A Day Away by Mike Steely

Named for the former Tennessee Senator who served as president after Abraham Lincoln was assassinated, the Andrew Johnson Highway begins when Asheville Highway splits and the northeast portion becomes the AJ Highway heading toward Jefferson City and Morristown.

As you drive east from downtown and pass beneath Interstate 40, you’ll pass the former drive-in theater now known as River Breeze Event Center. Continue east and watch for Mascot Road on the left. If you turn left then turn right before the bridge and you’ll discover Knox County’s newest park, the McBee Ferry Landing Park.


McBee Ferry Landing Park

This four-acre park was donated by Legacy Parks and was the site of a historic ferry that served the area across the Holston River before it was replaced by the Marsh Rainbow Arch Bridge connecting Strawberry Plains to Mascot. Operated in the late 1700s by the family of William McBee who lived nearby.

Knox County’s newest park was dedicated on March 30 by Mayor Glenn Jacobs, Legacy Park’s Carol Evans, Parks and Recreation Director Joe Mack, and District 8 Commissioner Richie Beeler. The little park is located at 1233 Old Strawberry Plains Road.

If you’d like to visit the historic Strawberry Plains you can double back to the AJ Highway and continue east until you reach Old West Andrew Johnson Highway.


Strawberry Plains

Strawberry Plains, which sits near the Knox- Jefferson county line, has two historic churches, a large old cemetery, the iconic Parrott-Wood Memorial Library, and the large Rush Strong Elementary School.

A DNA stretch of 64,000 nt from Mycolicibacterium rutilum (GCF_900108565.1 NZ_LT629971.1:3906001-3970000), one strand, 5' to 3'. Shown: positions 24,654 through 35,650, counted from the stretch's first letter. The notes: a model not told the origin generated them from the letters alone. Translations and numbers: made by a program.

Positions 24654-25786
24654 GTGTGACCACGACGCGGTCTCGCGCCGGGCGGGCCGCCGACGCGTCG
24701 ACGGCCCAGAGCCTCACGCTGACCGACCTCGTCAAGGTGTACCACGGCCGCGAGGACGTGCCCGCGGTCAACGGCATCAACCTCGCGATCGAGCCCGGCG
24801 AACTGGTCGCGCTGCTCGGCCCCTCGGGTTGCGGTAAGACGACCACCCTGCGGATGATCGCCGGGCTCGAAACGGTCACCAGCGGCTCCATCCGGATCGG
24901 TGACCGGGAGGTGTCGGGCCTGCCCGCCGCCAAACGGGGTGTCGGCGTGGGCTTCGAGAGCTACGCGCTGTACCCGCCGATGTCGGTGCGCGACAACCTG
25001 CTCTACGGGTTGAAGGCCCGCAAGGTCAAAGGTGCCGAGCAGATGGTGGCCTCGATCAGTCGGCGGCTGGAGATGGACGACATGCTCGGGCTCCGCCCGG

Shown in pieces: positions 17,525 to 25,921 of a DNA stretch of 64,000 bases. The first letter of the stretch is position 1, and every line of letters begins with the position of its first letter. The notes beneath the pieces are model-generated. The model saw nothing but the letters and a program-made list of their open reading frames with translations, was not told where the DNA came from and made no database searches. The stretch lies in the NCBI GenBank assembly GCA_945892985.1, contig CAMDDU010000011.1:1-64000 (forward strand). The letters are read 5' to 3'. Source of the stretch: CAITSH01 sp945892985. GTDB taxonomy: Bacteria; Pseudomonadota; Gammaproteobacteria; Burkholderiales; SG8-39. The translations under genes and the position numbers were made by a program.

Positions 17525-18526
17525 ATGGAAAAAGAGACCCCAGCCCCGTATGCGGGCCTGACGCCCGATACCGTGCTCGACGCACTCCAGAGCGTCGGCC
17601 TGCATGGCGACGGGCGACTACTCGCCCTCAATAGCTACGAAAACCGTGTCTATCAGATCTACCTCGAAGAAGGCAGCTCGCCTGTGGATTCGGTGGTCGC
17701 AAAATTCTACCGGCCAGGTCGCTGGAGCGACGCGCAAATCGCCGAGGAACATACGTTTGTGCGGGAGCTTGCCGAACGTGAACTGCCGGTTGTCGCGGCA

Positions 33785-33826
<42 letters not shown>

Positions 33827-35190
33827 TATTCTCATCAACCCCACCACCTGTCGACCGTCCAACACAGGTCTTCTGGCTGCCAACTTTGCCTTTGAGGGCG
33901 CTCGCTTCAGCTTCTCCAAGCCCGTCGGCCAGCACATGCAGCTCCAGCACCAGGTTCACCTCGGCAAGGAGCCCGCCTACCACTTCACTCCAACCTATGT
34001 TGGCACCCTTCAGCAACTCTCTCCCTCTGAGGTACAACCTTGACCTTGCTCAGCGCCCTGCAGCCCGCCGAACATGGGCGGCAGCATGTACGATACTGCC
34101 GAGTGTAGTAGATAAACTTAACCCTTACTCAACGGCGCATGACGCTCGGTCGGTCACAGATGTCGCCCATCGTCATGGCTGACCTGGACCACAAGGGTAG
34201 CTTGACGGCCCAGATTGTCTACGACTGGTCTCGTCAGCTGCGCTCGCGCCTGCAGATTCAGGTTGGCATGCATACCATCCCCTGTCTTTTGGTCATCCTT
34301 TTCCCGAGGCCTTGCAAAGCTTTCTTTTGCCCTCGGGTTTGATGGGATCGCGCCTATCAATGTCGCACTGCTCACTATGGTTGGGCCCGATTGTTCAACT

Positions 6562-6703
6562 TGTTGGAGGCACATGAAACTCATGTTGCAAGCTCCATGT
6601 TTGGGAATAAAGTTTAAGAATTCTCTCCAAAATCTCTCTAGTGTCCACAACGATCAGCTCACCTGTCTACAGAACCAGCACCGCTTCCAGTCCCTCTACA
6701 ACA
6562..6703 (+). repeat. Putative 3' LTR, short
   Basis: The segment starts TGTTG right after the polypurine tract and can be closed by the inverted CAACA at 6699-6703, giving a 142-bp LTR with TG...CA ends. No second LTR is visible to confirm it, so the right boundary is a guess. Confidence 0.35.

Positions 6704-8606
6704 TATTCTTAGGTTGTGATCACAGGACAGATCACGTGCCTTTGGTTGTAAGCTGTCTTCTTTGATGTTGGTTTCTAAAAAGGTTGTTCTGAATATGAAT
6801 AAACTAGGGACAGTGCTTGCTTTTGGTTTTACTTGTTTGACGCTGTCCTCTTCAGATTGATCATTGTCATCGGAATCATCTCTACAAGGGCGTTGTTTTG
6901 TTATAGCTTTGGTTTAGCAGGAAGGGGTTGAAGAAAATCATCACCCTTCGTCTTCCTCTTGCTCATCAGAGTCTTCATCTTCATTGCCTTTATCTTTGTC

The unincorporated town was the first established settlement in Jefferson County and was named for the wild strawberries that grew there. The name was established by railroad workers who used the name for the railroad depot and first post office there.

During the Civil War Strawberry Plains was occupied by Confederate forces who guarded the railroad bridge there and built a large earthen fort on the north side of the Holston. Later the town had several stores, a gristmill, the railroad and train depot, a gas station and several restaurants.

You can leave the little town by way of Bend Road, south, and enter AJ Highway heading east toward New Market and Jefferson City. Or you could continue along Old Andrew Johnson Highway.


New Market

New Market is a small town of about 1,400 residents. In 1904 two passenger trains collided near the town, killing more the 54 people.

The historic New Market Presbyterian Church is listed on the National Register of Historic Places. New Market is the home of the Highlander Research Education Center. In 2009 the Northfork Southern Railway proposed a 1,300-acre park there but the project remained stagnant and no plans have been made currently for the project that would have provided about 1,700 jobs.

The town is the childhood home of Frances Hodgson Burnett, the author of “The Secret Garden” and several other books.

New Market also is the home of Houston’s Mineral Waters, a captured spring inside a unique building where you can drink from the fountain for free or fill your gallon jugs by putting 50 cents into the money box. It’s been a Tennessee tradition since 1931 when William Avery Houston dug a well. The family-owned business may be the only one authorized by the state that operates on an honor system.

You can continue along AJ Highway toward Jefferson City and visit the Glenmore Mansion on North Chucky Pike, just off East Old Andrew Johnson Highway. You can enter that old highway as you enter Jefferson City just past the Jefferson Memorial Hospital, taking the road northeast through the city.

The Gilmore Mansion was built in 1868 by John Roper Banner and is the only public house museum in Jefferson County. The Victorian home was occupied by only two families over the years and is recognized by the Tennessee Historical Society.

You can continue on AJ Highway to Morristown and beyond or, in Jefferson City, take Hwy 92 south from the main intersection to I-40 and return to Knox County.